On Nov. 29, 1799, Amos Bronson Alcott was born in Wolcott, Connecticut; though he became well known as education reformer and teacher, it is the many lives that intersected with his that make his story fascinating.
On Nov. 28, 1757, William Blake was born in London, England. His poetry, criticism and engraving revealed a penetrating vision of religious and personal mythology.
On Nov. 27, 1701, Anders Celsius was born in Uppsala, Sweden; the astronomer proposed the centigrade temperature scale that the international standard is based on.
On Nov. 26, 1917, the owners of four hockey teams in Montreal, Quebec and Ottawa organized the National Hockey League.
On Nov. 24, 1859, John Murray published “On The Origin of Species, by Means of Natural Selection,” by Charles Darwin.
Perhaps on Nov. 23, 534 BCE, Thespis of Icaria eschewed the tradition of the Greek stage; wearing a mask, he spoke as Dionysus not himself. Two hundred years later, Aristotle calls it the first acting performance.
Thanksgiving, a time to recall the deliverances and bounties of our lives.
On Nov. 21, 1694, Voltaire, the name that François-Marie Arouet published under, was born in Paris. He rejected the law for a chance to write, and became one of the most successful, and influential authors in history.
On Nov. 19, 1863, President Abraham Lincoln consecrated the Soldiers’ National Cemetery at Gettysburg, where 3,155 Union soldiers died in a three-day battle, with one of America’s most memorable speeches.
“We petition the Obama administration to: Peacefully grant the State of Tennessee to withdraw from the United States of America and create its own NEW government.”
On Nov. 17, 1749, Nicolas Appert was born in Châlons-en-Champagne, Marne, France; he invented “canning” as a way to preserve food.
On Nov. 16, 1973, President Richard Nixon authorized the construction of the 800-mile Trans-Alaska Pipeline from the North Slope of Alaska to Port Valdez.
Denton True Young earned the moniker Cyclone in 1890, and when he retired 21 years later he left baseball records in a shambles.
On Nov. 14, 1765, American inventor Robert Fulton was born on a farm in Pennsylvania; he built the first workable submarine, the Nautilus, for Napoleon Bonaparte in 1800, and built the early warship.
On Nov. 13, 1956, the U.S. Supreme Court struck down laws in Alabama that segregated buses, and heralded the end of “separate but equal” as legal segregation.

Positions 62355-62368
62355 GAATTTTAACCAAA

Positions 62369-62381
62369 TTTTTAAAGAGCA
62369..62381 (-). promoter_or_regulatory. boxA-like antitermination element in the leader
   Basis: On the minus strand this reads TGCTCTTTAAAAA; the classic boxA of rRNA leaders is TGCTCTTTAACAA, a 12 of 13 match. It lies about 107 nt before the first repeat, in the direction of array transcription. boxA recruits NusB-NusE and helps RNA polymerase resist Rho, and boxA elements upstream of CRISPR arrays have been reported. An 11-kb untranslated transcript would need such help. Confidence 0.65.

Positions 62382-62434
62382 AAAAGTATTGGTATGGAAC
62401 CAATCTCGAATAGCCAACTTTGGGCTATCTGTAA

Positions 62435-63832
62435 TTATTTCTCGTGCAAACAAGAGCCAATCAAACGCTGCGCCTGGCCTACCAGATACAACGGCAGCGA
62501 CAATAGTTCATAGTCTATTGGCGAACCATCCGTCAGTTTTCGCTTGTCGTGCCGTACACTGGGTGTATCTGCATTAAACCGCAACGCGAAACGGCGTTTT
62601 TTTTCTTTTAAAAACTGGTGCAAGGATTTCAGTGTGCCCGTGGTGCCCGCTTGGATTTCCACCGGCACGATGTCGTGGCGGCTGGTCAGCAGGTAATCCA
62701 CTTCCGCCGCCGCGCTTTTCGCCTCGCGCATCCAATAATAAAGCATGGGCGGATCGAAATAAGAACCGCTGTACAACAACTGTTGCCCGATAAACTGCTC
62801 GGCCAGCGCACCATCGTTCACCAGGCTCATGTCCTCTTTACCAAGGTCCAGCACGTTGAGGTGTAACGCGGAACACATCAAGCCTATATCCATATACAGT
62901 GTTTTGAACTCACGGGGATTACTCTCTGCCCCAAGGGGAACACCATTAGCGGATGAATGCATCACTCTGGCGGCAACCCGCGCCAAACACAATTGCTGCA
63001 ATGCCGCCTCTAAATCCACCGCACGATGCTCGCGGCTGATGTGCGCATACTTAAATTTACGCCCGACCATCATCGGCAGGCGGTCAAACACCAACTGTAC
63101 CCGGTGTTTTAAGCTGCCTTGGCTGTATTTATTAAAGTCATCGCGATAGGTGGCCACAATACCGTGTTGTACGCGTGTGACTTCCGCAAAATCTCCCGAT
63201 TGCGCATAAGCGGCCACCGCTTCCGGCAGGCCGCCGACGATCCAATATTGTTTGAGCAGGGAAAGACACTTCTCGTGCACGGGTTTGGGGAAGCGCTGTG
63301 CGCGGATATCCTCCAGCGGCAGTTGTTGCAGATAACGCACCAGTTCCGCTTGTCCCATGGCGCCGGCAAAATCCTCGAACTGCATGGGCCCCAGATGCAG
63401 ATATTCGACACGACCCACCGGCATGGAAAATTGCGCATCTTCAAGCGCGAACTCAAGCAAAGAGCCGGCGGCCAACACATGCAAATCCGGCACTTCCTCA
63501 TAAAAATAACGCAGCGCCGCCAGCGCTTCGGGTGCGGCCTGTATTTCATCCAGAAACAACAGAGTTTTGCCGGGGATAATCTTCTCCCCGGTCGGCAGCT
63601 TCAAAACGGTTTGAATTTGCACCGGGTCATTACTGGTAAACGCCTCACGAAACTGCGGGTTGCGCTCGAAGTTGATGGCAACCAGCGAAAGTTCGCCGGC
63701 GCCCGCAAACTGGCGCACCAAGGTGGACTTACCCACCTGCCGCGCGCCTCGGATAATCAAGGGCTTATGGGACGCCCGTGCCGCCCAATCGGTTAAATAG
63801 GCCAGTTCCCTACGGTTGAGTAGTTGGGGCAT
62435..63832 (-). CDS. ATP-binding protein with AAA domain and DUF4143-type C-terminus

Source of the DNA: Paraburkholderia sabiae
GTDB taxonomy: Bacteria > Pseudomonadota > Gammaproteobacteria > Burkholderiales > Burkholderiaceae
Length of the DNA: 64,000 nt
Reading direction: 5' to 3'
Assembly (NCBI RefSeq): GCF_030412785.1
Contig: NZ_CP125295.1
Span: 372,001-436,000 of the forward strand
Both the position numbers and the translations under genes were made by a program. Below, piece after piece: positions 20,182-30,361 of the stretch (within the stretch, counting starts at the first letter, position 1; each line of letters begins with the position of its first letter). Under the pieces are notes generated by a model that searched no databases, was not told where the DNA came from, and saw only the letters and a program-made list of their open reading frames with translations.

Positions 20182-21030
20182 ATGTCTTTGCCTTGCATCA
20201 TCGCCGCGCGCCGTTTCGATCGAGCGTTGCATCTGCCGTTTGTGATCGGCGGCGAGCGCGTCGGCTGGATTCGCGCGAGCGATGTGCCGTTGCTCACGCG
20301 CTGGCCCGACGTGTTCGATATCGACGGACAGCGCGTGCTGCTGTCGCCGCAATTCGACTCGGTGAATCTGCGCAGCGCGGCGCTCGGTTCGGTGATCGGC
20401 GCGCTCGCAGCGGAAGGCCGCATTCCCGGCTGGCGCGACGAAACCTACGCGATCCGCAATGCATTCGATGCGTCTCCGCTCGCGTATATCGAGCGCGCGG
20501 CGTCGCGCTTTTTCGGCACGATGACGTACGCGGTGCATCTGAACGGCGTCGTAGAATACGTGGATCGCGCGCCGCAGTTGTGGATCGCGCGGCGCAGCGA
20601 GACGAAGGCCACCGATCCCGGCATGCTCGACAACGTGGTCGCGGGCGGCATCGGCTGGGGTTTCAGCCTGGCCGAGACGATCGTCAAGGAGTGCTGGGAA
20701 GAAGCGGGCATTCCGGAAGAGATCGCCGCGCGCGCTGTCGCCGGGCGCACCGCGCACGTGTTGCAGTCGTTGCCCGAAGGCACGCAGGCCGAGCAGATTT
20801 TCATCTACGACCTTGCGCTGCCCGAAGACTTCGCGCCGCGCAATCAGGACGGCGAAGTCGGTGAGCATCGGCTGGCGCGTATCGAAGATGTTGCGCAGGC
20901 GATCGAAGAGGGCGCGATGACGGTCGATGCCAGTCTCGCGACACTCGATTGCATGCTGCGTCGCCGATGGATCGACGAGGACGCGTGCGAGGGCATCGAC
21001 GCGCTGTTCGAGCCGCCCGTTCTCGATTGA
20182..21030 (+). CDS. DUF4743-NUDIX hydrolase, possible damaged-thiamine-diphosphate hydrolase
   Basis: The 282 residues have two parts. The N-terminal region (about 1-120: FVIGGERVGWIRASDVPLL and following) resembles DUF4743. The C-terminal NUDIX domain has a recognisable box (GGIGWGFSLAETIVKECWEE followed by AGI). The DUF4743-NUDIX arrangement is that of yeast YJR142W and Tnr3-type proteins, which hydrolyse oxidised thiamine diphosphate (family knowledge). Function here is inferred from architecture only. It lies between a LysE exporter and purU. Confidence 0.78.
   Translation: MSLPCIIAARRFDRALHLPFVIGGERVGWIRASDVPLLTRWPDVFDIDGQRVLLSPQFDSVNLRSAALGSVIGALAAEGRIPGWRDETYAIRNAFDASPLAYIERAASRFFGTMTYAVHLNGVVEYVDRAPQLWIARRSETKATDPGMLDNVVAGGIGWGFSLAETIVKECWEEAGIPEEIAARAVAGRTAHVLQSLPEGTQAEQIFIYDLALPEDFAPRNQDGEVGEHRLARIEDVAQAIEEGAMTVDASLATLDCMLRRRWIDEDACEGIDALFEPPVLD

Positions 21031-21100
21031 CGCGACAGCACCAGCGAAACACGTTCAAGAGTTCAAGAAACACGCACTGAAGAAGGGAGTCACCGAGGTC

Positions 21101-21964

On Nov. 12, 1840, François-Auguste-René Rodin was born in Paris; his sculptures were initially unappreciated, but wrought change and presaged a modern era in art.
Rhetorical bombs are for pundits, and policy-makers should ignore the recommendations of taking a plunge over the “fiscal cliff.”
On Nov. 10, 1871, American author Winston Churchill was born in St. Louis, Missouri. At the height of his fame he quit writing and retired from public life.
On Nov. 9, 1908, Robin Cooper shot and killed former Sen. Edward W. Carmack, editor of the Tennessean.
On Nov. 8, 1923, Jack Kilby was born in Jefferson City, Mo. His 1958 invention of the integrated circuit made possible the incredible devices we use everyday.
On Nov. 7, 1916, Jeannette Rankin became the first woman elected to serve in Congress. She represented the at-large district in Montana.
On Nov. 6, 1861, James Naismith was born in Almonte, Canada. He made a ministry of teaching young men athletics, and invented basketball along the way. The college basketball season starts Friday.
On Nov. 5, 1906, Fred Lawrence Whipple was born in Red Oak, Iowa. His astronomical observations changed our understanding of comets.
Preparing for the day after. Buckle up and get to work.
On Nov. 3, 1964, residents in the District of Columbia voted in their first presidential election; the Electoral College votes went to Democrat Lyndon Johnson, and have gone to the Democrat in every election since.
On Nov. 2, 1865, Warren Harding was born in Blooming Grove. Ohio, and on Nov. 2, 1920, he was elected as the 29th President of the United States.
Around Nov. 1, 1790, Edmund Burke published the pamphlet “Reflections on the French Revolution.” The pamphlet became a core philosophical treatise for the emerging Conservative movement.
On Oct. 31, 1632, Flemish painter Johannes Vermeer was baptized in Delft, Dutch Republic.